Cultural Safety and Humility
Cultural safety is an outcome based on respectful engagement that recognizes and strives to address power imbalances inherent in the health care system. It results in an environment free of racism and discrimination, where people feel safe when receiving health care.
Cultural humility is a process of self-reflection to understand personal and systemic biases and to develop and maintain respectful processes and relationships based on mutual trust. Cultural humility involves humbly acknowledging oneself as a learner when it comes to understanding another’s experience.
The Victoria Division is committed to creating culturally safe and respectful environments for all, implemented through the Victoria Primary Care Network.
To understand indigenous cultural safety, please see the below resources and training opportunities.
- Island Health’s Aboriginal Health Program, “For the Next Seven Generations – for the Children” is available online to the public. The course is self-paced and takes approximately 3-4 hours to complete. Click here to learn more.
Power and Privilege in Canada by Dr Amy Tan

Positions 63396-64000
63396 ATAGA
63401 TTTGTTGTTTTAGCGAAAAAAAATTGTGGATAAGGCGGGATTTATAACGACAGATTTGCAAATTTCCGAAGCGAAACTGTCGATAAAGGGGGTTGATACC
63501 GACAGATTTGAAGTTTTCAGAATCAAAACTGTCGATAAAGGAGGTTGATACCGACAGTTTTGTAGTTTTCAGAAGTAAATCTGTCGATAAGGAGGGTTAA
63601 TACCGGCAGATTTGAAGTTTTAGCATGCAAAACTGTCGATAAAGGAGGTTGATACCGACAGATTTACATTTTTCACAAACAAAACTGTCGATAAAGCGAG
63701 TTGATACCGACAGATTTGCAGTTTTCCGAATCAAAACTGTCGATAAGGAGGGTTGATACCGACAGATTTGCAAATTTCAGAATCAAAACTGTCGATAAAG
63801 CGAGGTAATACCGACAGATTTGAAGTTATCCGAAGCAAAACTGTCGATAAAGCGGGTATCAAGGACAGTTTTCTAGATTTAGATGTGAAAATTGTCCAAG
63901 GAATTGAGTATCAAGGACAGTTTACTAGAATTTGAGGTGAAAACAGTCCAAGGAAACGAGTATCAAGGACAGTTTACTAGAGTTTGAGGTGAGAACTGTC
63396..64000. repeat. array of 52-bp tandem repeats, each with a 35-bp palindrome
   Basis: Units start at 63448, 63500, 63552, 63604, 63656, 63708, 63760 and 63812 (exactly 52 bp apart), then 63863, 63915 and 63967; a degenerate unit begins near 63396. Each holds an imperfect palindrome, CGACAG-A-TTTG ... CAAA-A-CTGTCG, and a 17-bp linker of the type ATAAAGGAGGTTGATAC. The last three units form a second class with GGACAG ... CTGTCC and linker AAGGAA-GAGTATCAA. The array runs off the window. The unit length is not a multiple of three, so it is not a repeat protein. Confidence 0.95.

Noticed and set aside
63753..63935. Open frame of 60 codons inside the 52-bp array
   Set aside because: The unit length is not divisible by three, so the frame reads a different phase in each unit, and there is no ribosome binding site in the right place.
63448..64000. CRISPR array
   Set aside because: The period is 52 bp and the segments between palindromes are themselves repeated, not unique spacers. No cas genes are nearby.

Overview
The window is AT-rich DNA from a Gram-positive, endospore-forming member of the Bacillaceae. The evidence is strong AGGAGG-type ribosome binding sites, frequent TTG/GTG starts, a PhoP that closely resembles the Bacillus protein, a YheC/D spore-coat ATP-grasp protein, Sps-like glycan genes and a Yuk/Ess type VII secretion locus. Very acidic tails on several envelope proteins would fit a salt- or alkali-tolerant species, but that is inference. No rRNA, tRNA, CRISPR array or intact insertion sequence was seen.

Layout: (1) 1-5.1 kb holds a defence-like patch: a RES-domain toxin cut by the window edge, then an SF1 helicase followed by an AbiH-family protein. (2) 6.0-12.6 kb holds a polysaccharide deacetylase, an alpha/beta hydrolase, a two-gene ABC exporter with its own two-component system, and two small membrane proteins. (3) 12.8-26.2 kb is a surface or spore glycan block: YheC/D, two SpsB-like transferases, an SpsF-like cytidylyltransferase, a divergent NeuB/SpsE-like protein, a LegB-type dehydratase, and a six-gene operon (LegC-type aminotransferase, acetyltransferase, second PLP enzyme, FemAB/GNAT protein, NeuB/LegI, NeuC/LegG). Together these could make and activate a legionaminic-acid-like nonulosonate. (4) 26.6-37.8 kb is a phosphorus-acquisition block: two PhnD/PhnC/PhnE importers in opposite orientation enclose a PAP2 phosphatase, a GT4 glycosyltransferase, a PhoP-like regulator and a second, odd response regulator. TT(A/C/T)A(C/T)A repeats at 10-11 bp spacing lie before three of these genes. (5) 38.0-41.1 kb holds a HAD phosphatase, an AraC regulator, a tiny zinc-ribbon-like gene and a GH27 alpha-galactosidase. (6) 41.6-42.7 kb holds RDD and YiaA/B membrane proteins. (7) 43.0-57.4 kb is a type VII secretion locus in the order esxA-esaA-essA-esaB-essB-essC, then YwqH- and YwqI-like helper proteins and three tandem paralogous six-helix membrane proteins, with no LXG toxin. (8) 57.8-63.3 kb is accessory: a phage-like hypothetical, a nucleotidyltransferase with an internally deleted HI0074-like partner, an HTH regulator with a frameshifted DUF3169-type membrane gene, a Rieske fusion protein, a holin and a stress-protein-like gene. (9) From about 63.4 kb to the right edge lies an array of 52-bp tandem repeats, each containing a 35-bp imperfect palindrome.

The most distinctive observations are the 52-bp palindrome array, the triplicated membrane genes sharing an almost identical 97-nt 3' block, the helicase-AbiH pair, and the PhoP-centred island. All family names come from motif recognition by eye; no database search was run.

The Inconvenient Indian: A Curious Account of Native People in North America by Thomas King
The Deepest Well by Nadine Burke Harris
21 Things You May Not Know About the Indian Act by Bob Joseph, et al.
Project of Heart: Illuminating the hidden history of Indian Residential Schools in BC by the BCTF.”
The Indigenous Learning Series (Canada School of Public Service)
BCCFP: Practicing Cultural Safety and Humility in the Response to COVID-19
BC Learning Circle: Cultural Safety in the Face of a Pandemic: Historic and Contemporary Realities through a Trauma Informed Lens
Creating a Climate for Change -Cultural Safety and Humility in Health
Island Health Aboriginal Health
Some free cultural safety modules through UVic:
Resources for practicing differently with Indigenous clients:
- R.E.S.P.E.C.T. Model of Cross-Cultural Communication
- CIHR Guidelines for Health Research Involving Aboriginal People (2007-2010)
Examples of how to put cultural safety into action:
- Health Council Canada - Report on Creating Cultural Safety for Aboriginal People in Urban Health Care (2012)
This map of our region can help start conversations about the specific Nations a care provider might serve and open up avenues for learning about those specific Nations rather than Indigenous Peoples generally.
The Richardson and Williams (2007) article may be a starting point for conversations as a learning group.
Addressing Racism in Team-Based Care
- Learnings from the In Plain Sight report
- The In Plain Sight reports
- In Plain Sight: Elaboration on the Review – Article by Mary Ellen Turpel-Lafond, Laurel Lemchuk-Favel and Harmony Johnson that was recently published in the BC Medical Journal.
- Cultural Safety & Humility Action Series – Previous webinar series hosted in partnership by the First Nations Health Authority and BC Patient Safety & Quality Council.
- Cultural Safety & Humility – Resources from the First Nations Health Authority.